Firestarters: Adil Abrar on “minimum viable technology”

At the Firestarters event at Google ton Wednesday, we got to hear three fascinating talks on entrepreneurship (a topic naturally very close to my heart, being 6 weeks or so into the first year of Brilliant Noise‘s new phase).

I may not have time to write everything up, but here are some notes on the excellent talk given by Adil Abrar, a serial/simultaneous entrepreneur.

Adil told the tale of Buddy, his company that he set up to develop a product that would help people suffering from long term depression and anxiety disorders.

The brilliant thing about his story was that it was warts and all. We were presented with a series of cool design ideas – a mirror that helped measure your mood, real time therapy apps and Dieter Rams-inspired radios that record your mental state which – over the course of 18 months of experimentation had all failed miserably.

From the misery came lessons for Adil and his team. They learned to listen to the -sometimes angry – patients, therapists and the NHS managers and discovered what their real needs were. They began to realise that the place where they could make a difference was in the effectiveness of the time patients spent with therapists.

The solution was a text message system that asks people to record how their days have been, rate them and then presents them and their therapist with the results in an online right before their appointment. This helps both parties to go into their session focused on what the issues are and often with some clear ideas about problems and solutions (e.g. my mood is always better on days when I get out of the house for a walk).

Buddy also reminds them to go their appointment (one of the major stumbling blocks in people’s treatment is often their missing appointments) and to do other things that they agree would be helpful (taking exercise, eating well etc.).

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What had started with an Apple-like product vision, wandered through all sorts of voguish ideas like smartphone apps and personal data-recording had ended up finding a problem and solving it with the simplest, most widely available technology (almost everyone has the ability to text message).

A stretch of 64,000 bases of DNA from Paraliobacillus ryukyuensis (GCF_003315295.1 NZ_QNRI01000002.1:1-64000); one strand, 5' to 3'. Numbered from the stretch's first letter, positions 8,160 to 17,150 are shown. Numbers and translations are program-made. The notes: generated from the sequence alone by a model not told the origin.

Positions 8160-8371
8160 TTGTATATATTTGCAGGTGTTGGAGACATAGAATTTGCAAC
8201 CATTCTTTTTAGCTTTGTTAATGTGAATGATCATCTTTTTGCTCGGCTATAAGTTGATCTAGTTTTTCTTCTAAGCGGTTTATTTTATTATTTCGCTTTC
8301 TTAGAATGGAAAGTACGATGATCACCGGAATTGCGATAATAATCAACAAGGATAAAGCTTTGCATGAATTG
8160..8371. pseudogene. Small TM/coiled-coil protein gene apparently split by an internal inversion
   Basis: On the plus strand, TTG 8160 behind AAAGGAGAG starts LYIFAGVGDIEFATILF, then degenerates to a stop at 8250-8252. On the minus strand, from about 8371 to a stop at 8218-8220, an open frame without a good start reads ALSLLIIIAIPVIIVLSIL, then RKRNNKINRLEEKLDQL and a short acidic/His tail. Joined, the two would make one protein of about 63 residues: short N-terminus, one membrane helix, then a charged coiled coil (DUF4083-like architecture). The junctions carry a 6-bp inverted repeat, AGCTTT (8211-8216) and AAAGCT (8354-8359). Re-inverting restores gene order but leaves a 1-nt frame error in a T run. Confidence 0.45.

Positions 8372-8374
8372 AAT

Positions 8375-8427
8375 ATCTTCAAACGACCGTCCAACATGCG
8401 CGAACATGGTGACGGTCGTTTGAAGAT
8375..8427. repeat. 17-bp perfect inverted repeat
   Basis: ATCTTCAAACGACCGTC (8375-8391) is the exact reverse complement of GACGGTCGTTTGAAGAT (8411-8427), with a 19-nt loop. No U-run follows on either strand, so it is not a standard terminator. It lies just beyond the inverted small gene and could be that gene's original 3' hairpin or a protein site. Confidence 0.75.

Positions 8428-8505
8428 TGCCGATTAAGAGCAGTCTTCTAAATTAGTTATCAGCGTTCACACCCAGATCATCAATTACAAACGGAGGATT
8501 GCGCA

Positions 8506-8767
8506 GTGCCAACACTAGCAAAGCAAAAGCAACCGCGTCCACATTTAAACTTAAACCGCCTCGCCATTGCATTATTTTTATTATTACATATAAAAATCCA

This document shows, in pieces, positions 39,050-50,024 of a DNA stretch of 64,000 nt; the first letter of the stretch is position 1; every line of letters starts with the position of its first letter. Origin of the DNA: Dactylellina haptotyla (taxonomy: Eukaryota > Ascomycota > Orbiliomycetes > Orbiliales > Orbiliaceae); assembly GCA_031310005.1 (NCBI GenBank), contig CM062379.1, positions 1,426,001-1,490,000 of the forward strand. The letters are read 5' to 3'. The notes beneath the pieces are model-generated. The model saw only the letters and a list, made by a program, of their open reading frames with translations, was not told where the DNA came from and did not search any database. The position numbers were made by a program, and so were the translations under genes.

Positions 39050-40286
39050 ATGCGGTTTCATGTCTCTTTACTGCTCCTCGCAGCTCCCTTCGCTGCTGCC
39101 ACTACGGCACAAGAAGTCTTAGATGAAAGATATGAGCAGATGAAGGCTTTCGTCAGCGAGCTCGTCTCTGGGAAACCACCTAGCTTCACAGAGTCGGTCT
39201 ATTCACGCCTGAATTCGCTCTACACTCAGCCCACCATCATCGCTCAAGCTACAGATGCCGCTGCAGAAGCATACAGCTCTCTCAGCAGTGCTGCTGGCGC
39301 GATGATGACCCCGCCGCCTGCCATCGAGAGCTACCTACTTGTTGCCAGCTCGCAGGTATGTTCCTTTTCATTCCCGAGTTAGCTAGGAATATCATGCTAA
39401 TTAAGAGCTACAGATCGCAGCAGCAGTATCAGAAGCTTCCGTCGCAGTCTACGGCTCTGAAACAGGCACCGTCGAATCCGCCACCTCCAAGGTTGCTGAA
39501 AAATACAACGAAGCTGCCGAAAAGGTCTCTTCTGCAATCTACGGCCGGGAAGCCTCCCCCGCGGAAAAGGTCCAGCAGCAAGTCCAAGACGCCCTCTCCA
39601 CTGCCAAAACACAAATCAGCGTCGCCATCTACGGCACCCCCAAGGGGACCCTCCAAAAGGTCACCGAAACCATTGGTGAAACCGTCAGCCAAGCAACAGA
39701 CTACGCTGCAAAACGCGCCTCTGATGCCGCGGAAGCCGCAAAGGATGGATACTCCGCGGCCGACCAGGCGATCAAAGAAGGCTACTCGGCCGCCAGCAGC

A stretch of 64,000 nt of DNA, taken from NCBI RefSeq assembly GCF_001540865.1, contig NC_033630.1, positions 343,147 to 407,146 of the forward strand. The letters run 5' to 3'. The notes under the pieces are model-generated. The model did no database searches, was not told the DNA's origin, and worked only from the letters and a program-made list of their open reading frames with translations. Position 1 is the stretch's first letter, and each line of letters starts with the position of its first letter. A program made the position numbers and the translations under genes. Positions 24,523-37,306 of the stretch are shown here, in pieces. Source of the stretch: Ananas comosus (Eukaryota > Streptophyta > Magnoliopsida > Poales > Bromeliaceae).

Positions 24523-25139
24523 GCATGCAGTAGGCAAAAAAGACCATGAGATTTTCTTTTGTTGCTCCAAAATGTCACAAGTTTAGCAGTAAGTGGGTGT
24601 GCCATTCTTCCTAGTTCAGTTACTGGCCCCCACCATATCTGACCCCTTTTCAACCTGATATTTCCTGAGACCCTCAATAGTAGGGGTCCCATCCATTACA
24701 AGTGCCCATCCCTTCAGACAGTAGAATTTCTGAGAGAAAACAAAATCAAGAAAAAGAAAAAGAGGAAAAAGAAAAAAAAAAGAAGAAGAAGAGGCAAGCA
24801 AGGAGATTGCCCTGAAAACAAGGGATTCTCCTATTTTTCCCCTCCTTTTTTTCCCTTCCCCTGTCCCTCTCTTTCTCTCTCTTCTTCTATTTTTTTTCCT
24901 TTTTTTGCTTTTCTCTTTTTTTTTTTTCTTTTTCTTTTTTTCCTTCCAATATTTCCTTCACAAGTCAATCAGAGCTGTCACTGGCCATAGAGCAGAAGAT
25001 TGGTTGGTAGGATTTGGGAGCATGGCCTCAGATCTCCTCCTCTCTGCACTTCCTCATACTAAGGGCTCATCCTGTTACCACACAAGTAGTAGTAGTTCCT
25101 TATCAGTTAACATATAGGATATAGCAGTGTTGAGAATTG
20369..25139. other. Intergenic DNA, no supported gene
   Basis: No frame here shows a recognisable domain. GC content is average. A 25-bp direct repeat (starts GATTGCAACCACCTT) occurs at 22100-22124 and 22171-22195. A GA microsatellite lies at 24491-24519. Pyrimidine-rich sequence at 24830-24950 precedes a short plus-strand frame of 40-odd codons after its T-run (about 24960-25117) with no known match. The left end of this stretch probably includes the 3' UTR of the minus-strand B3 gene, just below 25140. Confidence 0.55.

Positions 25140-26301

Adil offered us four lessons for product developers and entrepreneurs from his experience with Buddy (the headlines are his, the qualifiers are my thoughts)…

  1. Head for the ditch: It’s not just about willing to fail, it’s about being so willful in pursuing a goal that you probably will fail. And learn.
  2. Bring crazy to the world: This was echoed the next day when I was having a chat with Mark Adams, who founded Pembridge which helps agency entrepreneurs. For investors something that sounds like what everyone else is doing is not very interesting – people who seem on the edge, obsessive about a crazy idea – they might be on to something.
  3. Vision changes. Values don’t: The vision for Buddy changed several times and each time Adil was passionate about it and believed. When he found out he was wrong he changed the vision, but the values remained the same – in this case that technology could help people with mental illness, their carers and save money for the NHS.
  4. Solve problems that matter: If the problems they were trying to solve weren’t important they may well have given up when they failed. The importance of the problem bound the team together and helped them dust themsleves down and return with new ideas, new visions…

Here’s a video of how Buddy works…

Buddy from sidekick studios on Vimeo.

: : Many thanks to Neil Perkin for having me along to the event which he curated excellently  – and to Google for hosting in their amazing new St Giles Street offices.

  • http://twitter.com/Adilabrar Adil Abrar

    hey, someone was listening! Glad you enjoyed the talk so much to blog about it. All the best,